Moving the Needle

Eappen explained that achieving a fully integrated system of care across MGB will require change, which can sometimes feel uneasy, he acknowledged, but also has the potential to be transformative for employees, patients and local communities.

“One important point to understand is that being part of a system doesn’t mean we’re going to lose our culture,” he said. “The second part is that there’s a really — I mean, really — compelling reason to do this. We aren’t delivering the best patient care possible to our patients until we can fully realize this opportunity.”

Consider these scenarios, Eappen said: A Brigham patient trying to make a cardiology appointment discovers his physician is booked up for the next six weeks, but perhaps there is an appointment available at Massachusetts General Hospital the following week. Or a Brigham patient who lives in Newton needs a chest X-ray; getting it performed at Newton-Wellesley Hospital might be considerably more convenient than driving to the Brigham.

“It doesn’t change our interaction with the patient. It doesn’t change the way we as colleagues interact with each other. It just made our patient’s life easier and better, and we continue to deliver the great care,” Eappen said.

The power of “systemness” extends beyond patient care. The progress and energy behind addressing structural racism and advancing equity — both at the Brigham and across MGB — have been particularly exciting to see in recent months, Eappen said.

“Our nation has had this reckoning with the fact that we haven’t made as much progress as a lot of people felt we had,” he said. “The iron is hot, and we need to capitalize on that movement as an integrated organization across our city. And we can’t slow down — we have to keep working on it. The organizational structures we’ve created here and across MGB are really important now. This is not a temporary initiative. This is a long-term commitment for us.”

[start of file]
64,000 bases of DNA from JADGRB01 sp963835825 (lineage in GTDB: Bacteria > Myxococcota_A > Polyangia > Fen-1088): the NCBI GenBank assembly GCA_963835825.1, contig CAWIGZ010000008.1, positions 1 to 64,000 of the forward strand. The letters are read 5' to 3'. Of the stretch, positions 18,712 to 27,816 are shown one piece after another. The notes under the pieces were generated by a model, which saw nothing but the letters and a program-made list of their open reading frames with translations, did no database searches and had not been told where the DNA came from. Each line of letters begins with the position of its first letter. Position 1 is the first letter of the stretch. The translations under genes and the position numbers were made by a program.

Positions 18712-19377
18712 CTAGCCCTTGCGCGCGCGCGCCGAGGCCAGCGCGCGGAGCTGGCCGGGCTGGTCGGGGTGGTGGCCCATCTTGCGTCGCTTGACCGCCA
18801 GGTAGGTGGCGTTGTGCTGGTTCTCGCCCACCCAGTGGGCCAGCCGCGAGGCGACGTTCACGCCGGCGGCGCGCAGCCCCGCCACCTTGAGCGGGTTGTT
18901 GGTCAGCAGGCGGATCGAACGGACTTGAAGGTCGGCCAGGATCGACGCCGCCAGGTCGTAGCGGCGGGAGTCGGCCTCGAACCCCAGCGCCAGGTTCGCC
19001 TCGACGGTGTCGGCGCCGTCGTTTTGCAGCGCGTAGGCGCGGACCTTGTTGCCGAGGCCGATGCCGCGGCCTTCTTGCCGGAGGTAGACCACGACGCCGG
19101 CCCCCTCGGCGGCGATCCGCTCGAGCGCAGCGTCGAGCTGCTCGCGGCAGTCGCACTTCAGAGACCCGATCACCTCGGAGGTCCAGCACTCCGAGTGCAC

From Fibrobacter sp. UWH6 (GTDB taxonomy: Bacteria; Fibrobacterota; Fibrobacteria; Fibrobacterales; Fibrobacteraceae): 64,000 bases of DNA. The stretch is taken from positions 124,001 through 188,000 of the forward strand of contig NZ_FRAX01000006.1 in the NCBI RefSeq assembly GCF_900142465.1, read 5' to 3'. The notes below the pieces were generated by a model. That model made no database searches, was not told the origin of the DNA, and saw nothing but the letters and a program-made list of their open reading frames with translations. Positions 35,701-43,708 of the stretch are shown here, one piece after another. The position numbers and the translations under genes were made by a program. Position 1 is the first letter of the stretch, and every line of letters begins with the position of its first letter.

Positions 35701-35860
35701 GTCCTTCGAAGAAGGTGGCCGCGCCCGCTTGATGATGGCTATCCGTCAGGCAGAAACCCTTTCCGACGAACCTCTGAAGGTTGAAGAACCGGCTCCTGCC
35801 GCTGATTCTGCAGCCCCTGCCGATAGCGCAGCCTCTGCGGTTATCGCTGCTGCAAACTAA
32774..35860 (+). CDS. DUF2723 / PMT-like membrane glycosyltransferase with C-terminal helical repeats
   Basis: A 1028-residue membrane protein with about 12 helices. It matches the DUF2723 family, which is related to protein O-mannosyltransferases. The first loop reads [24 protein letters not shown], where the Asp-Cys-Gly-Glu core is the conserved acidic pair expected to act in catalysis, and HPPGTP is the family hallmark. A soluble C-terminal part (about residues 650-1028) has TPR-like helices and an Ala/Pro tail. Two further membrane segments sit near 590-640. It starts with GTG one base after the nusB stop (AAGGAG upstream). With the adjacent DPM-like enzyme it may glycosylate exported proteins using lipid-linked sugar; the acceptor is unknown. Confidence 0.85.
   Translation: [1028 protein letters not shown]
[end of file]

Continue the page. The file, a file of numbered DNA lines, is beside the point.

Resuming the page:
Transparency and goal-driven action are two founding principles to this work, he added.

“It comes down to this: How do we make the health of everyone in our community better? We know institutional racism exists everywhere, including here, so what can we tangibly do to measure and eradicate it?” Eappen explained. “For example, we’re looking forward to sharing our diversity data across our departments and hospital-wide, and what we’re striving to achieve in each of those areas.”

Caring for the community includes caring for ourselves, which is why staff wellness and mental health have also been a priority, Eappen said. Senior leaders at the Brigham are exploring pilot programs around behavioral health that he hopes can become a model for systemwide improvements.

“I’ve seen what happens when people aren’t taken care of — through COVID and even before that. We’ve got to take care of ourselves first to be able to provide great, kind, compassionate world-class patient care,” he said. “In terms of benefits, I’ve felt that we don’t deliver the same level of behavioral and mental health care for our employees as we do on the medical care front, and I believe that we can be better on that.”

Walking the Walk on Self-Care

When it comes to self-care, Interim President and Chief Medical Officer Sunny Eappen, MD, MBA, practices what he preaches.

“I try to exercise three times a week and walk a lot, which is a great activity for me,” he says. “I also read every night for about 20 to 30 minutes — fiction, largely. I’ve done this since I was 12 years old. It’s my opportunity to escape, in a way.”

What’s on his reading list lately?

  • The Vanishing Half by Brit Bennett
  • The Water Dancer by Ta-Nehisi Coates
  • The Winemaker’s Wife by Kristin Harmel